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Making Deep Math Connections

The NCTM Professional Process Standards state that teachers need to help students connect their learning of mathematics to other disciplines. Similarily, the Washington State EALR Process Standards make the same suggestion.

But, making this connection is often the hardest thing to do...primarily because we as teachers have not made those connections ourselves. It is not enough to do a word problem or two. And, it is a far more complex process than making connections within/between mathematical ideas.

Thus, when a text arises that describes teachers trying to make these connections, it catches my attention. The text Teaching for Depth: Where Math Meets the Humanities, edited by Dale Worsley, is such a book. It tells how a professional community of 6-12 teachers and curriculum leaders worked together in order to "read and write in math classrooms, introduce mathematical history and ideas into their social studies and English classroms, design interdisciplinary projects, and assess students more thoroughly." Sounds good...but my skeptical side wonders if they actually pulled it off? For example, this situation often leads to math teachers incorporating writing into their classrooms, and the non-math teachers not seeing any way to bring math into their classroom (and perhaps not wanting to look very hard).

My conclusions: First, the experiment was tested at private, parochial, and public schools in the New York City area. Second, some of the statements made are great. For example: "For their part, humanities teachers must learn to incorporate math components much as science classes do. They must begin to explore the history of math, observe the way mathematicians think, and incorporate more math literacy and activity into units of study." (p. vi) Third, the text includes alot of teacher reflections and student comments, but I surmise that these were carefully chosen and edited.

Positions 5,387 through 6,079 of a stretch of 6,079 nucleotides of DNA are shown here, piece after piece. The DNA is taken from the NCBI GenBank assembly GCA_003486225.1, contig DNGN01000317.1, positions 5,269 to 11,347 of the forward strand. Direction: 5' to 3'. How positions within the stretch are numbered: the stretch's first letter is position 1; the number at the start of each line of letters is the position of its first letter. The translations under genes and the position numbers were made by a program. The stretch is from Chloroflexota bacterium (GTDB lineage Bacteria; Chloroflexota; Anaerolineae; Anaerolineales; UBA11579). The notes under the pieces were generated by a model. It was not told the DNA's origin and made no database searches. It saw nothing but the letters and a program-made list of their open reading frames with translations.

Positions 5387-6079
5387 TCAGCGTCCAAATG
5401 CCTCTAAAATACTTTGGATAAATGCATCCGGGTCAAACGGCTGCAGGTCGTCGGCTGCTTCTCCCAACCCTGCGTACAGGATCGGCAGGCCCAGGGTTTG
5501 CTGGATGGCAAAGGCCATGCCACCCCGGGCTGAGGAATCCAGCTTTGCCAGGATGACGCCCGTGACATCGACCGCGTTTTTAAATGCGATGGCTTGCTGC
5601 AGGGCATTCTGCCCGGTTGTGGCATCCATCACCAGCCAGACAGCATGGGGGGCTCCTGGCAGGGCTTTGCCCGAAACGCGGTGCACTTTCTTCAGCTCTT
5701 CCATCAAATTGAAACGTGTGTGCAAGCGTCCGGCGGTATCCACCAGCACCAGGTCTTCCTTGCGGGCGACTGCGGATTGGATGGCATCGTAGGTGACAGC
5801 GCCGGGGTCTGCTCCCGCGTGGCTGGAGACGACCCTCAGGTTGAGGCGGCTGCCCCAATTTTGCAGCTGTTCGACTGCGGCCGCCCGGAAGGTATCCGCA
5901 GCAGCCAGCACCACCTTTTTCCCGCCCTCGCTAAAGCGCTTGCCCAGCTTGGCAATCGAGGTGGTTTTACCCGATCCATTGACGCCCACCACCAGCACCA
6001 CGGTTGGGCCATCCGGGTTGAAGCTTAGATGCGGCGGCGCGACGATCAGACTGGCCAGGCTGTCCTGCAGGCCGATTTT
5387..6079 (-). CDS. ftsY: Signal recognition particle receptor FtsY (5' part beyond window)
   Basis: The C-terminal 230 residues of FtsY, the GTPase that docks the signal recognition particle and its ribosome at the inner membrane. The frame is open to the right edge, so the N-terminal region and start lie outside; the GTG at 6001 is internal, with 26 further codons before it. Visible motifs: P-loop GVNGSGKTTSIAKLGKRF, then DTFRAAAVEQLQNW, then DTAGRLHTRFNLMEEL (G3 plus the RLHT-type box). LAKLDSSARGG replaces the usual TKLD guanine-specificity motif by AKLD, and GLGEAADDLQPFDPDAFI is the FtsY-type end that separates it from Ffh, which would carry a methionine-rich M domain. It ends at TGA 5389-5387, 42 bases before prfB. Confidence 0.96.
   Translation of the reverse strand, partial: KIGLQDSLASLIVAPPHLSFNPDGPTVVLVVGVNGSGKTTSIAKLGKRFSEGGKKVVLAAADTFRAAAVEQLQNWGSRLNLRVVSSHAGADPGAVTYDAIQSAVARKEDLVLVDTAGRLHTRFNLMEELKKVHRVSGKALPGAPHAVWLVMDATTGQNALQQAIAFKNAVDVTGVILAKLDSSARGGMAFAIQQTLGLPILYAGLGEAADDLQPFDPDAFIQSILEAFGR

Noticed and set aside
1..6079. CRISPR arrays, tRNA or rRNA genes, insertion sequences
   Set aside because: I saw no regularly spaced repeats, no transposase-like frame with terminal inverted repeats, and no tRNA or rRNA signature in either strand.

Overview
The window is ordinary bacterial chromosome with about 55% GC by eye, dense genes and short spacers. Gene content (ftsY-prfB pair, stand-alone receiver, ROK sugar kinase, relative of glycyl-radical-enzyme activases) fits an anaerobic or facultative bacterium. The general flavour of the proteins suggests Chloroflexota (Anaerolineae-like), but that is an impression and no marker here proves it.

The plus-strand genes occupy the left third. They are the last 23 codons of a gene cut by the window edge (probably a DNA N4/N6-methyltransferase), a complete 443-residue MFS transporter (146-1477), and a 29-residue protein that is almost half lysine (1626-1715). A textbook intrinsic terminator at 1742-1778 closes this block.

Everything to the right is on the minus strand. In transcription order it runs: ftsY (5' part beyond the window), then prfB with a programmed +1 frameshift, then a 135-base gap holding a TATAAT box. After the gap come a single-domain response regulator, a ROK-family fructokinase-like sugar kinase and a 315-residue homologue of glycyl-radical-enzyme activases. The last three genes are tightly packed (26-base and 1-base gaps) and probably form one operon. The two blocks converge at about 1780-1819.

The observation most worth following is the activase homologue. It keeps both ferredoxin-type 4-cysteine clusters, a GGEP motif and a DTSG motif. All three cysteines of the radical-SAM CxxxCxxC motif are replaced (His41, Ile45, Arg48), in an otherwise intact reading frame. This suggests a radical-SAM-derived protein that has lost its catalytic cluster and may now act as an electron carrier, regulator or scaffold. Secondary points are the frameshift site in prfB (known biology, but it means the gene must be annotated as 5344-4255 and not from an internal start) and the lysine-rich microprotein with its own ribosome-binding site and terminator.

According to the book, the interdisciplinary experience was a success....BUT in my searching on the web, I could not find any clearcut evidence as to either the success of the project...or its continuation currently. Nonetheless, the book has merit in its interesting description of a valient effort. A sample of some chapter headings should entice you to consider reading the book:

  • Laying the foundation: Writing in the Math Classroom
  • The Probability of Poetry
  • "I Would Have Laughed...": A Math Classroom
  • Every Class is an English Class
  • The Human Face of Mathematics: Changing Misconceptions
  • Life and Math at Imaginary High
  • Math and Westward Expansion: How an Interdisciplinary Project Changed My Thinking
  • A Mathematical Correspondence Between Humanists
  • The Math of Art: Probing Design Principles of Classical Greece and Islam in the Classroom
  • The Mathematcian's Apprentice
Sounds fun, right! Be forewarned that though the fun is there, to pull this type of collaboration off requires a very special group of committed teachers--in all disciplines. Nonetheless, the suggestions, creative ideas, and information are enough to help interested teachers make some positive steps on a smaller scale. And some positive steps are better than the "isolationist" approach we are implementing presently.

The book can be purchased from Amazon or directly from its publisher, Heinemann.